Francis Bacon created "Idols" during the Renaissance. He was focused on inductive reasoning while earlier Aristotle was focused on deductive reasoning. While Bacon was in his state of inductive reasoning, the "Idols" were created. There are four Idols. The Idol of the Tribe, the Idol of the Cave, the idol of the market, and the Idol of the Theater. The Idol of the Theater and the Idols of the Tribe both give insight into what the Idols are. The Idols are defined as anything that prevents one from seeing the truth. Francis Bacon believed these were the true Idols. .
The Idol of the Theater is described as a person who cannot look outside their own beliefs, even if someone else may be right. Bacon says,.
And there is yet a third class, consisting of those who out of faith and veneration mix their philosophy with theology and traditions; among whom the vanity of some has gone so far aside as to seek the origin of sciences among spirits and genii. So that this parent stock of errors "this false philosophy-is of three kinds ; the sophistical, the empirical, and the superstitious ."" (421) .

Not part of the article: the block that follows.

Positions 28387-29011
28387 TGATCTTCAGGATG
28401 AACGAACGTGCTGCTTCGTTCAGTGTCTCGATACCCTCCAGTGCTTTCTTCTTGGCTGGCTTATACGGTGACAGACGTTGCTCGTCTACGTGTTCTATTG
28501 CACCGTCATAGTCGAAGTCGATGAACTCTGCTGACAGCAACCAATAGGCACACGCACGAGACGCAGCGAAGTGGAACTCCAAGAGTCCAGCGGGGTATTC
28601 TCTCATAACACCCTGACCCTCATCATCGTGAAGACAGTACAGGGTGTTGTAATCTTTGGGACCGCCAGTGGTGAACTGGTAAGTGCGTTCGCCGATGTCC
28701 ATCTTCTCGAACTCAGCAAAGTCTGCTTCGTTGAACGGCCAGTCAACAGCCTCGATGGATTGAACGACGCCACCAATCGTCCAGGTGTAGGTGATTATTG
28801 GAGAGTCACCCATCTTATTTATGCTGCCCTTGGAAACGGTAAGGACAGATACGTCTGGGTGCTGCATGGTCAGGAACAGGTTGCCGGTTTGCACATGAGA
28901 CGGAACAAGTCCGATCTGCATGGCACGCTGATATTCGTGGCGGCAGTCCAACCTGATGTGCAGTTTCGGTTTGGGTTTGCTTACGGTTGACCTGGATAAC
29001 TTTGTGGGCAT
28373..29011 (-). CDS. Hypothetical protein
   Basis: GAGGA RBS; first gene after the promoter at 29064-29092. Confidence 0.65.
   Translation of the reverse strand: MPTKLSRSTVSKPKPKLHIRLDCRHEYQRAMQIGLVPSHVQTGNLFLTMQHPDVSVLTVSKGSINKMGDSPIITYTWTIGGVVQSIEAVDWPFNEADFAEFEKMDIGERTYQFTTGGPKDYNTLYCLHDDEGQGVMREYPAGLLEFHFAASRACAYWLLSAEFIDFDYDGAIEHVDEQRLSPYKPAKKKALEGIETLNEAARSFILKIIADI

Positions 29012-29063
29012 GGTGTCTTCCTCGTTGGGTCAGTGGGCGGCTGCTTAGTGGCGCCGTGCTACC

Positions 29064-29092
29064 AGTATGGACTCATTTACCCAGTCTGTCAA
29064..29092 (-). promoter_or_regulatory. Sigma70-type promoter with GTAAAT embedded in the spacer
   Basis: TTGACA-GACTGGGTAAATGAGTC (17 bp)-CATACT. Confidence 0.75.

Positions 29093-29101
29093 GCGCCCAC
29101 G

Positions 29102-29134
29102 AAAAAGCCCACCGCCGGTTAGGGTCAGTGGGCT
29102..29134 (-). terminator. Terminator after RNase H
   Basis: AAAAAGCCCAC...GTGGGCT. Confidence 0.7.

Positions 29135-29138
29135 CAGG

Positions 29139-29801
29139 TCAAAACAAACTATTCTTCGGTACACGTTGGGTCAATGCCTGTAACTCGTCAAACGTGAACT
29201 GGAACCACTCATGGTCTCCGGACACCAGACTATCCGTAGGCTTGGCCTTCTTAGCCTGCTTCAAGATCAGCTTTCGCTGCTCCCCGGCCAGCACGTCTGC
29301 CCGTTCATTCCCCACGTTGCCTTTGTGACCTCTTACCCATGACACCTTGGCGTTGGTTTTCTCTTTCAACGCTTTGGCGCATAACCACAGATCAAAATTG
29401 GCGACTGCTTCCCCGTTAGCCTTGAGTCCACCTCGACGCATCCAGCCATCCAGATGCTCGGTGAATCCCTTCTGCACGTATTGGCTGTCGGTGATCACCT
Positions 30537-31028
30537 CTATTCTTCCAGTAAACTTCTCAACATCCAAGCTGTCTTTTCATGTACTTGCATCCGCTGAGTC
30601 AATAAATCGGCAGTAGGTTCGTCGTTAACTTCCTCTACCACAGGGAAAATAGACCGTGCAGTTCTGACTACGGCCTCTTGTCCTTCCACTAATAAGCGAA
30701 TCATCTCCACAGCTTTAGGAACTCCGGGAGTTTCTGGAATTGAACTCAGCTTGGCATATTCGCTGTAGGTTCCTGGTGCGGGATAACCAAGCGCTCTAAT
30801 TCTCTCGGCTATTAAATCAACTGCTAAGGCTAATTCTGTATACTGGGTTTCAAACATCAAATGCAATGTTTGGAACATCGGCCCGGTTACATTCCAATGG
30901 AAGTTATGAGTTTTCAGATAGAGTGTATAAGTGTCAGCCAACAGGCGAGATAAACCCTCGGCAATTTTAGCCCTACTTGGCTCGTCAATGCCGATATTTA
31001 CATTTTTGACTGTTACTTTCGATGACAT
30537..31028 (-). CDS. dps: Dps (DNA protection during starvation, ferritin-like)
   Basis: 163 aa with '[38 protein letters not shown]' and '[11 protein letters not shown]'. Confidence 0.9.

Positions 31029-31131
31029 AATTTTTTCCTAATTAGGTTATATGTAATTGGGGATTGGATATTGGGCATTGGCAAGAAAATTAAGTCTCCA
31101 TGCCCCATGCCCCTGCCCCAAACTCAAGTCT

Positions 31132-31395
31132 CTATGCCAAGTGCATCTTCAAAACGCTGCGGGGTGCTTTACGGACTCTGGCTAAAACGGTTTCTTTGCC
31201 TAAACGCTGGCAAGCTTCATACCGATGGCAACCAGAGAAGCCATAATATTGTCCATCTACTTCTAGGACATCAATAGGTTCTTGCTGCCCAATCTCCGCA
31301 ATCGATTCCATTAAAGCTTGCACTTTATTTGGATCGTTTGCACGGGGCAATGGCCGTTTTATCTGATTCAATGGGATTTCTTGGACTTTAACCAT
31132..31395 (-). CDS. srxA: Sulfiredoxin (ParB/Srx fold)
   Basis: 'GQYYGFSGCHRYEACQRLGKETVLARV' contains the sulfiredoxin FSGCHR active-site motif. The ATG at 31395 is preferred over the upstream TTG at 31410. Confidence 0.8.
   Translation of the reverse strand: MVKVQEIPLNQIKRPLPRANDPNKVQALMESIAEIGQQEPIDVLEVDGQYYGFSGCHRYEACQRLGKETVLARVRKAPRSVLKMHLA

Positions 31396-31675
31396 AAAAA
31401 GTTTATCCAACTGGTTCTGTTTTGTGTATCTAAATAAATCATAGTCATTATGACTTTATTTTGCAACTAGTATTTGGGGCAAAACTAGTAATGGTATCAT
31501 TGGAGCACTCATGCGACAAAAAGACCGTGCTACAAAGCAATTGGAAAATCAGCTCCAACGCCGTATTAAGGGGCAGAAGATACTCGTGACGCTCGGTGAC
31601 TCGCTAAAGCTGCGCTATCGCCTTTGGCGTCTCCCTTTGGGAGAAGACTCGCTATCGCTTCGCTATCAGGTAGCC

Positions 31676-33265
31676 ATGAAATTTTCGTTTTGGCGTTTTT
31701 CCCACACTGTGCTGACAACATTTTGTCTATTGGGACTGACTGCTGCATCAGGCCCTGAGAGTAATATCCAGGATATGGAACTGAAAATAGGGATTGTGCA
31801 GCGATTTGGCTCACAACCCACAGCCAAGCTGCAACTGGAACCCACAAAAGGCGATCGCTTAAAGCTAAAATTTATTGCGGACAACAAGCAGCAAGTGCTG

Bacon explains how it is not good to mix philosophy and superstition with theology because of the mix of faith in God. Philosophies are scientific theories that don't agree with the word of God. .
The Idols of the theater states that there their were alot philosophers and that they need to conduct more experiments.
In general, however, there is taken for the material of philosophy either a great deal out of a few things, or a very little out of many things; so that on both sides philosophy is based on too narrow a foundation of experiment and natural history, and decides on the authority of too few cases. For the rational school of philosophers snatches from experience a variety of common instances neither duly ascertained nor diligent examined and weighted, and leaves all the rest to meditation and agitation of wit.